Why Is Data Destruction So Important?
All businesses today depend on data. Everything from financials, to customer contacts, to internal procedures and proprietary information, it all comes in the form of data. When that data is contained in paper records, it's easy to toss it in a shredder and know it's destroyed. When that data is stored on an electronic device or across a network of devices, data destruction gets a bit trickier.
If data wiping or shredding is not done correctly, some data could linger, which may result in a data breach or data leak. Why does this matter? A data breach can have many negative results including noncompliance, brand damage, negative media coverage, loss of customers, loss of revenue, regulatory fines, prosecution, and legal fees.
How to Ensure Data Is Destroyed.
Many people believe that if a file is deleted, it's gone for good, but that's not the case. In fact, the data from your deleted files stays on your computer and is very easy to recover. A recent study conducted by NAID found that 40% of used electronic devices sold on the second hand market contained personally identifiable information (PII) including credit card information, contact information, usernames and passwords, company and personal data, tax details, and more.
Finding a way to properly manage the destruction of electronic data is critical, but often times gets put on the back burner due to lack of time. To avoid this task, many companies just stockpile their old computers and hard drives in a dark, forgotten room in their facility. This is not a secure solution.
When IT equipment is decommissioned, the data should be destroyed and made non-recoverable as soon as possible, whether that is through a certified, verifiable data erasing process or a permanent data destruction solution through shredding. Computer equipment may still hold resale value, so holding on to it too long is only hurting your chance of gaining money back.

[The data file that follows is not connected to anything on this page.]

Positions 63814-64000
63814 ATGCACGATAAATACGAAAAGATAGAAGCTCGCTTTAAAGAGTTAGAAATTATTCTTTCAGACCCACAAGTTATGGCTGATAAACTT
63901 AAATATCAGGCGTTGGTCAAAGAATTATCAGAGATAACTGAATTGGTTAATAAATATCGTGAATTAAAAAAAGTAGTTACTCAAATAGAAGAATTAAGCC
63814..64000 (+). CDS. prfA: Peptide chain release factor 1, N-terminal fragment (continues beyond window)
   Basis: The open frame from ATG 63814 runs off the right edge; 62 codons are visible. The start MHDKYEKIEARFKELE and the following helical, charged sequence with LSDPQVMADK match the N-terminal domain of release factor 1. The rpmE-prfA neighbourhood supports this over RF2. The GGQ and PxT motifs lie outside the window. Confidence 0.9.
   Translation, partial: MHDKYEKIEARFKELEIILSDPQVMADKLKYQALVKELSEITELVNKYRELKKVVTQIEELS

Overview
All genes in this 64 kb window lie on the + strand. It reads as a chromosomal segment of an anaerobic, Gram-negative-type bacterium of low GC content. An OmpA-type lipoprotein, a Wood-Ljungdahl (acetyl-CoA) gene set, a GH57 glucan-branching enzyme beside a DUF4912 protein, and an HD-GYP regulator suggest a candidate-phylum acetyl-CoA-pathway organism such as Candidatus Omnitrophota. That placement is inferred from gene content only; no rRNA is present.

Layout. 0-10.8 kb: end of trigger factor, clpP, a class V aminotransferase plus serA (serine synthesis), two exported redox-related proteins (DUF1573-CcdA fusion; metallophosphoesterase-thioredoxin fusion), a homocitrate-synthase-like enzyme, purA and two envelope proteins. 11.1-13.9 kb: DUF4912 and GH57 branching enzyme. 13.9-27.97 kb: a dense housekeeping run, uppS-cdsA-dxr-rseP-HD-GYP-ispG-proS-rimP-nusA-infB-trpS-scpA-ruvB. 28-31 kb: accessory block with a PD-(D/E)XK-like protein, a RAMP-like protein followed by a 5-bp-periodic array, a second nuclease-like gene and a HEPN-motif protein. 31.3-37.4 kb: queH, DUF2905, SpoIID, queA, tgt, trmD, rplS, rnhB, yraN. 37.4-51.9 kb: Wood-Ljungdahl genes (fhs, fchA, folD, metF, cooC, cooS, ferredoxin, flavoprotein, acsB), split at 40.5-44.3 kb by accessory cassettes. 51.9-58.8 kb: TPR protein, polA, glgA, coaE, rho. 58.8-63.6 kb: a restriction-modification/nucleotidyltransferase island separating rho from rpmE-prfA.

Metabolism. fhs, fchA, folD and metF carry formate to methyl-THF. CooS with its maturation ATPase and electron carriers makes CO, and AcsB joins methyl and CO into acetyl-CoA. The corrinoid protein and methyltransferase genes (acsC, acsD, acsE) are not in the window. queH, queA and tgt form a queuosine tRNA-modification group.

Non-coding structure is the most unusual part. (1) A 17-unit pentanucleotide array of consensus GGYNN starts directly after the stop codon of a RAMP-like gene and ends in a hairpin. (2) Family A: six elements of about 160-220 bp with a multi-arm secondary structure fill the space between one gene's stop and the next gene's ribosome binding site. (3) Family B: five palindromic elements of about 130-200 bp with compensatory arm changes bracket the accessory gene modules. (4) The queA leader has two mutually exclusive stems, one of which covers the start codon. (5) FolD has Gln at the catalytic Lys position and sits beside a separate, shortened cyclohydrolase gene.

Using a certified partner for NIST compliant data erasure or hard drive destruction services is a secure and convenient way to make sure all data is 100% destroyed.
Know Who to Trust: Certificate of Destruction?
A common point of confusion in the data sanitization or hard drive shredding industry is a document called a Certificate of Destruction. Often times, data destruction companies will provide these certificates as a way to prove the quality of their service and ensure data was in fact erased or destroyed. Unfortunately, many times these pieces of paper carry no weight. If a hard drive was found with protected patient information still remaining, the hospital it originated from would be the responsible party, possibly being fined thousands of dollars for violating HIPAA security requirements - even if they had a printed data destruction certificate from a broker or electronics recycling company.
When entering into a data destruction service agreement, it is important to verify what is validating the vendor's resale, recycling and destruction processes to make sure any certificates they provide are indeed official proof of destruction, ensuring complete chain of custody to build an audit trail. Look for industry certifications from e-Stewards or R2, both of which conduct audits and require in-depth security processes and standards.
Without these certifications, companies are putting themselves at great risk.
If your company is looking for a secure solution for hard drive shredding or data wiping in the South Dakota, Nebraska, Iowa or surrounding areas, contact SEAM. Our services keep customers in compliance with regulations including HIPAA, FACTA and Gramm-Leach Bliley. Hard Drive shredding services can be performed onsite at your location or offsite at SEAM's secure Sioux Falls facility. Detailed reporting is provided for all equipment processed for your record keeping.
Don't put your business, your customers, or your community at risk.